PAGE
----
b)
*/ˈheʐun/
→ *ˈhiʐun → *ˈ(h)yʑun → *ˈyʑũ(n) → *ˈyʑɯ̃
→ *ˈheʐun → *ˈ(h)øʑyn → ˈøʑyn → ˈøzin → ˈøzĩ(n) → ˈɛzĩ



Either way, I feel some confidence in the protoform for this pair.

So far, we have

Group A with */ˈfregon/
Group B with */ŋuθor/~*/ŋuθõr/
Group C: */xaˈt̪ron/~*/xæˈt̪ron/
Group D:*/ˈheʐun/

And now, the outliers: /gʒɛhyn/ (the other recently uncovered cognate from the Southern Tablet) and /ðoːɲ/

I originally chocked up /ðoːɲ/ to be the result of a front vowel that was broken up into a diphthong, something like
ðøn > ðoin > ðoːɲ ,
the lengthening of [o] for the loss of -i-, but some things didn't quite add up, especially with the indication that a lot of the OG protoform's first syllable, if not all of it, is completely eroded away.

After staring at these reconstructions for far longer than I'd like to admit, I came to the conclusion that both */ˈfregon/ and /gʒɛhyn/ had metathesis occur early on, though not in the same way, which led me to reconstruct:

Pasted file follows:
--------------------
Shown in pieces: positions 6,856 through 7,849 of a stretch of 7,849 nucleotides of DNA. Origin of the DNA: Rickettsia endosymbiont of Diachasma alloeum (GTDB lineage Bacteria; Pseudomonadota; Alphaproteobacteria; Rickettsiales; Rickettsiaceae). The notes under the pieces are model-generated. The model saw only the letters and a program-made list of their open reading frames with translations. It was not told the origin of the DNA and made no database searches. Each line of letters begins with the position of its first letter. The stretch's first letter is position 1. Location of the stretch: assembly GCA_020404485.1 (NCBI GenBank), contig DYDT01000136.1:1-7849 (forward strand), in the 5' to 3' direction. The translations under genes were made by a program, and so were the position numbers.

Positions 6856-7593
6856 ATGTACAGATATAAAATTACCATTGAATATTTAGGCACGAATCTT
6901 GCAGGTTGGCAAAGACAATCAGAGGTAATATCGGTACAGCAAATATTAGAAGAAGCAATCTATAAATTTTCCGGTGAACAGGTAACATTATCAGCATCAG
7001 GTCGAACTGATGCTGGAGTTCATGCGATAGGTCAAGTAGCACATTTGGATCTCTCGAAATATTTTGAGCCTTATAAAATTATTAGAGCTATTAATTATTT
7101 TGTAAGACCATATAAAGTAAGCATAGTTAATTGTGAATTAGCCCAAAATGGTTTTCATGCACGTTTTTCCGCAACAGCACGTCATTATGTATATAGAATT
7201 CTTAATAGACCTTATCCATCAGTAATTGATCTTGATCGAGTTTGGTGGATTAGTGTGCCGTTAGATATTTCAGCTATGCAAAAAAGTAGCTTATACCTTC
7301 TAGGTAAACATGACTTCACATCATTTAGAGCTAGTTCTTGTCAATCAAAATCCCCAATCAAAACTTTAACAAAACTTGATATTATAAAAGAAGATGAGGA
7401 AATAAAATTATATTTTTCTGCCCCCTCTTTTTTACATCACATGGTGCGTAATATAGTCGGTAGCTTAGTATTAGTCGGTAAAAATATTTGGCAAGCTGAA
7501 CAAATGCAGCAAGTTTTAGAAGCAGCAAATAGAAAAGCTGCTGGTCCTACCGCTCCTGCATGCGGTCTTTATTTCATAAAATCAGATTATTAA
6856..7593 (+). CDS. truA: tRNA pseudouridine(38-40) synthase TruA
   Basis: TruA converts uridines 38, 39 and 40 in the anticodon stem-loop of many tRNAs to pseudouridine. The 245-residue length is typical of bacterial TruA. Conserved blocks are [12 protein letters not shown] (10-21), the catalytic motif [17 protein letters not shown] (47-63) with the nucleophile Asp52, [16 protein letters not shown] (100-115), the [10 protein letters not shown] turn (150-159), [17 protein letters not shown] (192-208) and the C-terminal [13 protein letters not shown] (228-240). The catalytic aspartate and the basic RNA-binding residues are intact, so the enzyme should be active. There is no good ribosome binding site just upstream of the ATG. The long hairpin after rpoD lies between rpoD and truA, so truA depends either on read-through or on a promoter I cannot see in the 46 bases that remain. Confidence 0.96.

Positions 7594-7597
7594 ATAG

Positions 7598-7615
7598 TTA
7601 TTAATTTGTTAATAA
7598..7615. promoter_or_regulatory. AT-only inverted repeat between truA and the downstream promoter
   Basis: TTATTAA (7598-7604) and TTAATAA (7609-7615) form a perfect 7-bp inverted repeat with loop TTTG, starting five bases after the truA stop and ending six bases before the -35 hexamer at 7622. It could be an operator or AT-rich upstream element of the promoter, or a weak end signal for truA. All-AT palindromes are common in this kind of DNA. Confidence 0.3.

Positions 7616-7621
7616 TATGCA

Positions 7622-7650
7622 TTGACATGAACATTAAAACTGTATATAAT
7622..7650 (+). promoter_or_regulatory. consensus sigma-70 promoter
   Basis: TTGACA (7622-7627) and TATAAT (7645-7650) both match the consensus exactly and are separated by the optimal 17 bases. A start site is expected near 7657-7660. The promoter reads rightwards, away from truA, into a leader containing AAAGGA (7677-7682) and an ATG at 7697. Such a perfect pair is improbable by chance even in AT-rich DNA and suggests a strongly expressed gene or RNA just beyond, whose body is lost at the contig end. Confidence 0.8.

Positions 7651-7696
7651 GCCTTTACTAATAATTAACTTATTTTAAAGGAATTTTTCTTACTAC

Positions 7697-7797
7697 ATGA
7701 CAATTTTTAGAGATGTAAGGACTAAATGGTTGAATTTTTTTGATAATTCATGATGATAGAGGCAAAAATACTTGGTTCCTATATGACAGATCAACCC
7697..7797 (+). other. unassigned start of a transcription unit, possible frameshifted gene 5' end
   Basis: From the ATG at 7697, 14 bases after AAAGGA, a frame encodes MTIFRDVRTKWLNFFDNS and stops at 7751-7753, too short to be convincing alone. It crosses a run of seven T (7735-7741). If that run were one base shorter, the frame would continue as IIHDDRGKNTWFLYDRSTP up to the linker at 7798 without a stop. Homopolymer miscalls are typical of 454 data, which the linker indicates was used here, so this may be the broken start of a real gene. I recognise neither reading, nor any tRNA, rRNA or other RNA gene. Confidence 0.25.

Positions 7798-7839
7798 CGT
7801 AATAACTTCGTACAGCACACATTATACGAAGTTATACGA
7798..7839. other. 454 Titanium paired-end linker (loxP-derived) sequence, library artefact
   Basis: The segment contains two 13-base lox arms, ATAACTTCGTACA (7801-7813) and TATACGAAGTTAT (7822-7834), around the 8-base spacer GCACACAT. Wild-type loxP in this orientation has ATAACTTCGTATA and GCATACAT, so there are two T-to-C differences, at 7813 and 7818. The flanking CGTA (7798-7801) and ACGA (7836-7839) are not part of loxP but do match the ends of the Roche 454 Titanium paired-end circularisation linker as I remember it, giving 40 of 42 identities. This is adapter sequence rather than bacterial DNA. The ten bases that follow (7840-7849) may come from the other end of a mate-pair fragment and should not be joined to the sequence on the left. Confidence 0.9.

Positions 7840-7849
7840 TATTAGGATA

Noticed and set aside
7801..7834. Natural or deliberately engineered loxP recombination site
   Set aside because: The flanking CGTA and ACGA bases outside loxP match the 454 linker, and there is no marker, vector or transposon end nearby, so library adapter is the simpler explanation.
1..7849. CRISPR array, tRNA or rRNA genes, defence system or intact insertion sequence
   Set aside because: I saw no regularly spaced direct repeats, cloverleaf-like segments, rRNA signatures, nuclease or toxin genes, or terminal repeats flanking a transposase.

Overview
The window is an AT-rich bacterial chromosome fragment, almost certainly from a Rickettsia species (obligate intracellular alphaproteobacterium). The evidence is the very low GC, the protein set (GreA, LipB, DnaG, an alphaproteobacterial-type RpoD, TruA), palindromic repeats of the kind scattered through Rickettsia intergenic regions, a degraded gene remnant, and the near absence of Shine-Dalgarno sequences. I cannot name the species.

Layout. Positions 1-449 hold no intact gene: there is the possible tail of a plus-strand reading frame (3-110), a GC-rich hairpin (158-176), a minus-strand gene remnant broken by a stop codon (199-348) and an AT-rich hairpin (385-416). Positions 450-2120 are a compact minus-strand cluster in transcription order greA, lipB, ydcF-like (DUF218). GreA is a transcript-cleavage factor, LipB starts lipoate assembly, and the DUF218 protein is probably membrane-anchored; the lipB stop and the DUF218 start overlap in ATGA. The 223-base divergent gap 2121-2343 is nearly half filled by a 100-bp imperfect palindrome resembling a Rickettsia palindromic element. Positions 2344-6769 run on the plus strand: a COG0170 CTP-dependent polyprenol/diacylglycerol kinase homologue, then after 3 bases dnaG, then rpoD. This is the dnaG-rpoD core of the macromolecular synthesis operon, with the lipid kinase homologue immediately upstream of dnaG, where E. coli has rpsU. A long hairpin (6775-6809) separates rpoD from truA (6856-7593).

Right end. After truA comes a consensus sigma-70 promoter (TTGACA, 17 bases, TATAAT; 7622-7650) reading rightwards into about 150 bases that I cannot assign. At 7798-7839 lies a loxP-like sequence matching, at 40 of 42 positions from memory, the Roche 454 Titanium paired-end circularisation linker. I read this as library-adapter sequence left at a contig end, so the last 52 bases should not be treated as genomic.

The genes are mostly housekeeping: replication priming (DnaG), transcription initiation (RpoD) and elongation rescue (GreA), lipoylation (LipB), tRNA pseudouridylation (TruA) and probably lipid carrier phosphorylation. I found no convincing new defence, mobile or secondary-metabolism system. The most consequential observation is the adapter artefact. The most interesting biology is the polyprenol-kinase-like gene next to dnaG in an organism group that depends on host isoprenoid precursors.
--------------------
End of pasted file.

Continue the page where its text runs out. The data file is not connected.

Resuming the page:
*/ŋ̊aˈt̪ron/~*/ŋ̊æˈt̪ron/ as the OG Protoform:


*/ŋ̊æˈt̪ron/ → */ˈŋæt̪ron/ → */ˈgeθron/ → */ˈθregon/ → (Group A PF) */ˈfregon/
*/ŋ̊æˈt̪ron/ → */ˈŋæt̪ron/ → */ˈŋeθrun/ → ˈ/geθryn/ → */ˈgrʲeθyn/ → /ˈgʒɛhyn/

which leads me to show how the other protoforms (PFs) are derived from this:

*/ŋ̊aˈt̪ron/ → */ŋoˈt̪ron/ → */ŋoˈθrõ(n)/ → (Group B PF) */ŋuˈθõr/
*/ŋ̊æˈt̪ron/ → */xæˈt̪ron/~*/xaˈt̪ron/ (Group C)
*/ŋ̊æˈt̪ron/ → */ˈxæd̪ron/ → */ˈheɖun/ → */ˈheʐun/ (Group D)

And I chock up ðoːɲ as coming about like so:

*/ŋ̊æˈt̪ron/ → */xæˈt̪ron/ → */həˈθurn/ → */əˈðujn/ → */əˈðojn/ → /ðoːɲ/
And the TLDR spoiler:
Spoiler:
OG Protoform: */ŋ̊æˈt̪ron/ ~ */ŋ̊aˈt̪ron/

This one was quite the doozy, especially with introducing the newly uncovered cognates. I can't wait to be proven wrong!
Edit: Qwed, could you also tell us who's closer, so we have an idea of what's right and wrong? I mostly saw what was wrong with the reconstructions coming from your criticisms, so it would definitely help to have that sense of direction!